It was about 10:30. Suddenly, I had this vision that I was a 6’4” tit. Just me and 10 million other tits around the country were sitting on our couches being manipulated – at first a gentle massage, now more forcefully – as Thirtysomething milked us and Nancy’s cancer like a sixteen year old boy reaching second base for the first time. Cancer. The Big C.
Prime time Tuesday night. All the hopes and fears of an entire generation were getting their weekly airing. Only Thirtysomething was up to the task of fleshing out cancer. Michael, Elliot, Hope, and Nancy wouldn’t trivialize a mosquito bite. No, this was a milestone, something worthy of the eternal whine they do so well.
Each scene was carefully set. Stark white sub-titles set in a field of black foretold each step Nancy took. NANCY MISSES HER KIDS. NANCY GOES OUT. Her angst. Her pain. Her loneliness. In case we were too dumb or unfeeling to know Nancy’s emotions, the show’s producers, Zwick and Herskovitz, prepared us. Each vignette led us, usually by the nose, towards the next revelation of Nancy’s condition. Director Peter Horton who also portrays Gary on the show, managed to skip a couple of close-ups in the beginning of the broadcast, but by the end of the hour, his baser instincts had overcome him.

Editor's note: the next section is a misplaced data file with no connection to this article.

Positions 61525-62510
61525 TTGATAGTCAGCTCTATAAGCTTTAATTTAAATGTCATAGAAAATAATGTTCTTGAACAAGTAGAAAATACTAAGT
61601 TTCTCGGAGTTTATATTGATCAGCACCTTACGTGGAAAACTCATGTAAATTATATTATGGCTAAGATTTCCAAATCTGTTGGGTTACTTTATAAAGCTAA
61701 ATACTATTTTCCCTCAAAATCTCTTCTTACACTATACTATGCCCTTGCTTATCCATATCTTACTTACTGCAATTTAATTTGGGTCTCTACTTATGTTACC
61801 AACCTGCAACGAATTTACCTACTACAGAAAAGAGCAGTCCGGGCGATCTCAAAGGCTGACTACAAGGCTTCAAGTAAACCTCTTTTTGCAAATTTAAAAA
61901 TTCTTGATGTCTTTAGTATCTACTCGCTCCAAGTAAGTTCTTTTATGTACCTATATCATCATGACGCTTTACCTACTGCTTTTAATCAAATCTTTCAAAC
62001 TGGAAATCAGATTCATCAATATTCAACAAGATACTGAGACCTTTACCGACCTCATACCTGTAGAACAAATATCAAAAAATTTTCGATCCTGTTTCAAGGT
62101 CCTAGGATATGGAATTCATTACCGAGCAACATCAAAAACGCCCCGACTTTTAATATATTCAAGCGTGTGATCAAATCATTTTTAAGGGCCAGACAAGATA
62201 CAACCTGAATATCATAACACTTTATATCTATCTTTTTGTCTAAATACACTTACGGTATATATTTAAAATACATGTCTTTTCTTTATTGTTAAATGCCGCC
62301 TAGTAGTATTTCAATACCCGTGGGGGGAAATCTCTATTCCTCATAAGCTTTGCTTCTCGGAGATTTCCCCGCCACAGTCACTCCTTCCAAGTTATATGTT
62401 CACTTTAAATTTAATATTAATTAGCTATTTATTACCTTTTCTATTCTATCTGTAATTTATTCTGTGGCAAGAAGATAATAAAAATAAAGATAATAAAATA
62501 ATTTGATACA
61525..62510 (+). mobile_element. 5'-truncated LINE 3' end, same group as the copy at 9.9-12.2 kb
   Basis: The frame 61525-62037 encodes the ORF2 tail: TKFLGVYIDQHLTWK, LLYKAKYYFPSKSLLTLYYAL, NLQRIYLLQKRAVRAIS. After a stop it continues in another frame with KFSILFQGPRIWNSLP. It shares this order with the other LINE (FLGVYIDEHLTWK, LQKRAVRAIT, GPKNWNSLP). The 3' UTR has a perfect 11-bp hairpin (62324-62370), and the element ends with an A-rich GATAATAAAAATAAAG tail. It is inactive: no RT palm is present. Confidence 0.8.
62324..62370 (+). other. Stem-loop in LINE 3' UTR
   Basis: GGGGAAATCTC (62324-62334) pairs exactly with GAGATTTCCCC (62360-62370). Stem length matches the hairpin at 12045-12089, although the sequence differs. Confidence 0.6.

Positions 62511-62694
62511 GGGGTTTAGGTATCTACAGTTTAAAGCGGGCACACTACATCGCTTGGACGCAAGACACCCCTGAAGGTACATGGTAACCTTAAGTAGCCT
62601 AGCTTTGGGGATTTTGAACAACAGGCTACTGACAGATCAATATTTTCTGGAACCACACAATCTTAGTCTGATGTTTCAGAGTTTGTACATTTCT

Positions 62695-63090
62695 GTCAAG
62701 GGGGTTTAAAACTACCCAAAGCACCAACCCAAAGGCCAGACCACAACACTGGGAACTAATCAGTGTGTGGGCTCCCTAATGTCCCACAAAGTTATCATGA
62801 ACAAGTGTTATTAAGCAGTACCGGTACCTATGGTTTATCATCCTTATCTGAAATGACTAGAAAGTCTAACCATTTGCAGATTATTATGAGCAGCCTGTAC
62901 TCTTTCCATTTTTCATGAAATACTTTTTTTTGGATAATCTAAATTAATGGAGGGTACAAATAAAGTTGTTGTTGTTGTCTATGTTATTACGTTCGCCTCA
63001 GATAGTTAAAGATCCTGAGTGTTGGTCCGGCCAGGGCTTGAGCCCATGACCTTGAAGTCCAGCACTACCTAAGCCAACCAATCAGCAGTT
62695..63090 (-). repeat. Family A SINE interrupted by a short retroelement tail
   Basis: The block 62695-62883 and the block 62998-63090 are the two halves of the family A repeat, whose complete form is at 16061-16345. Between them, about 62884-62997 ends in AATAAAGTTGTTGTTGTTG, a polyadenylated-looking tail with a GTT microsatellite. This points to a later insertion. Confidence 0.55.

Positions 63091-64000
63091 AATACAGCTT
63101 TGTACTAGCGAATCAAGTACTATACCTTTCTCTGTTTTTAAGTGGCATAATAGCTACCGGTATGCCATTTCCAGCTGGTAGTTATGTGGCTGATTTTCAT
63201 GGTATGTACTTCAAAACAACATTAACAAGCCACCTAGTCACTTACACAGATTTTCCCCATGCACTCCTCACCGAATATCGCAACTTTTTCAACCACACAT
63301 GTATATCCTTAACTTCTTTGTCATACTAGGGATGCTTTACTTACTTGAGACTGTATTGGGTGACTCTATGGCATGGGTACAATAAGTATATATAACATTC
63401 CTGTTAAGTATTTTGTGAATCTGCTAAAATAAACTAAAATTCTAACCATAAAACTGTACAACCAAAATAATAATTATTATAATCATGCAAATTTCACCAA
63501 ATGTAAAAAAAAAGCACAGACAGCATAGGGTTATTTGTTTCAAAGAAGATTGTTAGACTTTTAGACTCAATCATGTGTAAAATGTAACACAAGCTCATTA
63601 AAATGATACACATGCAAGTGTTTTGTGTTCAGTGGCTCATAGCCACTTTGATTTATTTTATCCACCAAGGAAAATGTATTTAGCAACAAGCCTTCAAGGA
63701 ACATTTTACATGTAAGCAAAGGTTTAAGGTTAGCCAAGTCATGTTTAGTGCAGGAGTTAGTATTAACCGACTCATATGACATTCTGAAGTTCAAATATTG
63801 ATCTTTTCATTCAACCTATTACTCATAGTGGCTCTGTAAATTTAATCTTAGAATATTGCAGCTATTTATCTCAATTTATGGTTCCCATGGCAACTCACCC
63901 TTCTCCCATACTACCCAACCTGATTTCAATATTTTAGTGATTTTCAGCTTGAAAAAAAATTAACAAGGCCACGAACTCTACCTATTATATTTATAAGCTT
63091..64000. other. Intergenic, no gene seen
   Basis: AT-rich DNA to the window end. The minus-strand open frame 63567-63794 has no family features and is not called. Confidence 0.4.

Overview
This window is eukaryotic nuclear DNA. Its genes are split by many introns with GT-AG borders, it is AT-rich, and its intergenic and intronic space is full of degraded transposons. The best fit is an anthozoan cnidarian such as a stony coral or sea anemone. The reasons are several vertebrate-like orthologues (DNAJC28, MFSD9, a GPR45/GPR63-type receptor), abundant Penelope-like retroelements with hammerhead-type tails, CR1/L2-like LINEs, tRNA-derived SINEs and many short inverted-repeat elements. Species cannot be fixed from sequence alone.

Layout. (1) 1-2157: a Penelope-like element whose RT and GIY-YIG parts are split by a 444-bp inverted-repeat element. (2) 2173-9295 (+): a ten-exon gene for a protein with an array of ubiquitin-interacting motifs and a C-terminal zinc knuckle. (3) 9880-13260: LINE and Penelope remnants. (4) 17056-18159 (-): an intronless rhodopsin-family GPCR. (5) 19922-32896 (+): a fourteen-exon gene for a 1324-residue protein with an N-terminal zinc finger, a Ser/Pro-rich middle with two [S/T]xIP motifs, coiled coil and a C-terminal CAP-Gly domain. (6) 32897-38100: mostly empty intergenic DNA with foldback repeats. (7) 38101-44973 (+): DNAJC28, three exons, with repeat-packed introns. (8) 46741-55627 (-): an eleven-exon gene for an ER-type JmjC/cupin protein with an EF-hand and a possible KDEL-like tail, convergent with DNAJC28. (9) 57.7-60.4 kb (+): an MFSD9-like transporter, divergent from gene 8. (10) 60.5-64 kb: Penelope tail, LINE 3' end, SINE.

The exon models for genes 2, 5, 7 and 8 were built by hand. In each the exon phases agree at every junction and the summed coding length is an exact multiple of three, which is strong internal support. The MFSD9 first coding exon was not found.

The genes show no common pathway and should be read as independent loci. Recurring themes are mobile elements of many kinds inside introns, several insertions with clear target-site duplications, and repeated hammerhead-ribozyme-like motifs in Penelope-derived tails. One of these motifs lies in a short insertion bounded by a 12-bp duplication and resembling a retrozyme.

There was a slight chance that even with all of the darkness we might not be appropriately spent by the time the show concluded. So when we saw Gary, Tuesday night, he was with Michael. Hope, and Melissa, instead of his new baby. And Nancy’s older sister, the nurse, referred to cancer as the Big C as opposed to the more commonly used medical term, ca. That is, of course, when she wasn’t fighting with her mother. And we got a different look at Elliot. We saw Elliot as helper. Elliot as loving husband. He cried. He loved. In two episodes he was transformed from Peter Pan to Alan Alda.
As the show draws to a close we find the Westons in the bedroom. The lights are low. The box of pizza is on the bed. An old Robin Hood movie is on the television. Son Ethan is overdosing on violence and junk food. Daughter Brittany climbs on her daddy and then, as usual, disappears. Elliot reaches over to his wife and kisses her. The show ends with the two of them contentedly snuggling, their eyes gazing into future episodes.
As the picture faded, I absent mindedly reached for a cigarette forgetting that I had quit six years ago.